When McDaniels was hired, my interest in the NFL was at its peak. The Broncos had realised that it was time for a clean break, time to undo years of nepotism and dysfunctional management, time to do away with tired philosophies, time to rebuild. Having known about McDaniels from his Pats days, I was excited about his amoeba-style offence, which could bend to every situation and adapt to every challenge. I decided to learn everything I could about it and the person who was to coach it. As the Cutler mess, 2009 draft, and free agency rolled by, I quickly understood what McDaniels was building. He wanted talented cornerbacks and safeties who could lead the team in interceptions. Why? To force turnovers so the Broncos would have the ball more than opposing teams. He wanted to switch to a 3-4. Why? To enable more creative pressure and containment schemes, that could force QBs to force throws to an expectant secondary. He wanted a highly talented RB. Why? The Broncos needed someone who was versatile enough to block, run, and catch with equal proficiency, and who could get to the second level (and beyond) against the nickel and dime, where he could wreak true havoc against players hoping to cover receivers, not take down a RB with a full head of steam. And above all, he wanted a QB willing to learn how to bend to the needs of an offence with no shape.

McDaniels's vision for the Broncos was cyclical. An aggressive defence that would force teams into coughing up the ball, an offence that could methodically exploit the opposing defence's weaknesses to capitalise on those turnovers, and then back to the defence to start it all over again. Failing that, it would be a defence that could systematically nullify an offence's best players.

Unfortunately, vision and reality didn't coincide. Even though the Broncos were in a rebuild, fans, the media, and even Pat Bowlen didn't want to believe that. People saw the Broncos as an 8-8 team in 2008. So, logically, they had to be 8-8 or better in 2009 to make firing Shanahan worth it. Opening the season 6-0 did wonders for McDaniels's reputation, but the subsequent losing made the newfound, begrudging respect for him amongst the media and fans a temporary stop in their rage-train.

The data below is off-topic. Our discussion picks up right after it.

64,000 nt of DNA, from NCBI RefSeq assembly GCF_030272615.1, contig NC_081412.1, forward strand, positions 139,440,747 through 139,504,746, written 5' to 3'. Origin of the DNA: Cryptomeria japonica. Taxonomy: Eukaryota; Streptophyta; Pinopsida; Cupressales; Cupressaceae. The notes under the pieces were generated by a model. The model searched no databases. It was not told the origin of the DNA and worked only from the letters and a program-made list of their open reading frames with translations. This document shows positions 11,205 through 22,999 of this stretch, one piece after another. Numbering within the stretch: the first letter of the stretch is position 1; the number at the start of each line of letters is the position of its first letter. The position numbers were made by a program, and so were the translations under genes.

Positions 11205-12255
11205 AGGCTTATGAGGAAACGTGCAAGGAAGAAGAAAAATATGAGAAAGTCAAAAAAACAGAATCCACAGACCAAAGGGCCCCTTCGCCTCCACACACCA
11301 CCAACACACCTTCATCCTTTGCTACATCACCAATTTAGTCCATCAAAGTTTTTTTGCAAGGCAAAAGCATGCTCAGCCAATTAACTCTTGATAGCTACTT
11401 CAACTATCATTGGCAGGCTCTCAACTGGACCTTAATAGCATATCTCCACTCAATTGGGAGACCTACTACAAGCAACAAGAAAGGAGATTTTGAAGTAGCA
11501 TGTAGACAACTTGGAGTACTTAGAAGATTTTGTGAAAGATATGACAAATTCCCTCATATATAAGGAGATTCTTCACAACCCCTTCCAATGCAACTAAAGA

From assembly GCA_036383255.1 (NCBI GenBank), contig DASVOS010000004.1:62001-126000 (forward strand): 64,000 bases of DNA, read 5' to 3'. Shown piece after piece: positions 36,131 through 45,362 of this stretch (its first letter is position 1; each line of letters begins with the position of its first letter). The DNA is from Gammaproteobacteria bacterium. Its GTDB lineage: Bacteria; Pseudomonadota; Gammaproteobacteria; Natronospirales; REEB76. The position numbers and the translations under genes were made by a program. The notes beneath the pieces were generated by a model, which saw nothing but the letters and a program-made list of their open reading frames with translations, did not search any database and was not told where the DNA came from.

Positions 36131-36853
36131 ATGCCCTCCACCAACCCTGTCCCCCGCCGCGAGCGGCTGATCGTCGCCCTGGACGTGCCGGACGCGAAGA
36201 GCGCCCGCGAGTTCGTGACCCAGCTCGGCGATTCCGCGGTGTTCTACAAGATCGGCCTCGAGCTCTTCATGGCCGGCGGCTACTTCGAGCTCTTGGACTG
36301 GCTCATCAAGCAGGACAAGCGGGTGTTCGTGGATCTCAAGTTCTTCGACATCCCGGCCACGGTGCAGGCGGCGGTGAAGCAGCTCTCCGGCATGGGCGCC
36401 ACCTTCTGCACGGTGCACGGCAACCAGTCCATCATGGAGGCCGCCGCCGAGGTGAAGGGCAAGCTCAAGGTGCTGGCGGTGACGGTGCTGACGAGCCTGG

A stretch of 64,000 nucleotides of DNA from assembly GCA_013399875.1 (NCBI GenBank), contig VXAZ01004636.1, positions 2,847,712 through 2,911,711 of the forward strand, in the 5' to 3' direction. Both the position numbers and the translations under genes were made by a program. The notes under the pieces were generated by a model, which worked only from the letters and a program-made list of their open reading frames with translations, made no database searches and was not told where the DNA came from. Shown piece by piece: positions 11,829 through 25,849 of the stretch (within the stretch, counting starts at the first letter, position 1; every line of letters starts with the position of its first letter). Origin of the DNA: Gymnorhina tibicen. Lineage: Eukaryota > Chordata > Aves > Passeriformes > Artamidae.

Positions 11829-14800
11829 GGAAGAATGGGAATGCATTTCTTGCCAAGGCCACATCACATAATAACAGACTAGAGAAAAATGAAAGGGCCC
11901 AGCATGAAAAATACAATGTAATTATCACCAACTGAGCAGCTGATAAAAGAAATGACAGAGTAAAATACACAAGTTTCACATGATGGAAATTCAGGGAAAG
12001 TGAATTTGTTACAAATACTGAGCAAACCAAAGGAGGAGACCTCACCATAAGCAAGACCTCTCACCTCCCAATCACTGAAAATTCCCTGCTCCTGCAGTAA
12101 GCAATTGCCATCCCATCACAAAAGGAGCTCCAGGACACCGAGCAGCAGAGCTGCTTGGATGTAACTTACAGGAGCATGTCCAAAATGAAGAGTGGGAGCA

Luminaries like Woody Paige hated McDaniels. It was the fact that he was a kid that he despised. How can someone in his early-30s think he has the right to lead the Broncos? A 30-year-old coach isn't mature enough for that. Sure enough, McDaniels made many mistakes (as does every coach learning on the job), but he should never have taken the job in Denver. Not with a petulant media unused to rebuilds, or a town in which only Peyton Manning can step out of John Elway's shadow.

Every week, as I saw McDaniels's gameplanning for each team unfold and fell in love with his style, I would read the next article about "McHoody" decrying the ruination of the precious Broncos. And every week, I was convinced that McDaniels just needed time... time to fix that receiver corps, time to grow McBath and Bruton, time to plug the holes in that front-seven, time for Orton to finally get it. That last one was important. Because, just like Plummer, Orton didn't have the prized cannon for an arm. (And, just as with Plummer, Orton too was run out of town because of a shiny rookie QB.) But I knew it was only a matter of time before his ankles healed up and he could start putting weight into his throws, and only a matter of time before he didn't have to think about every play in that tome of a playbook, but just execute them instinctively. Then the cretins at the Denver Post would see what this noodle-armed QB could do.

Promise to ash

In the midst of a miserable 2010 season, however, all the bad luck the Broncos had coming their way had caught up with them. Now, the media was more ferocious than ever, and the fans had joined in. McDaniels had destroyed their wonderful team, they said. That team that hadn't been to the playoffs since ol' Jake the Snake was cast aside.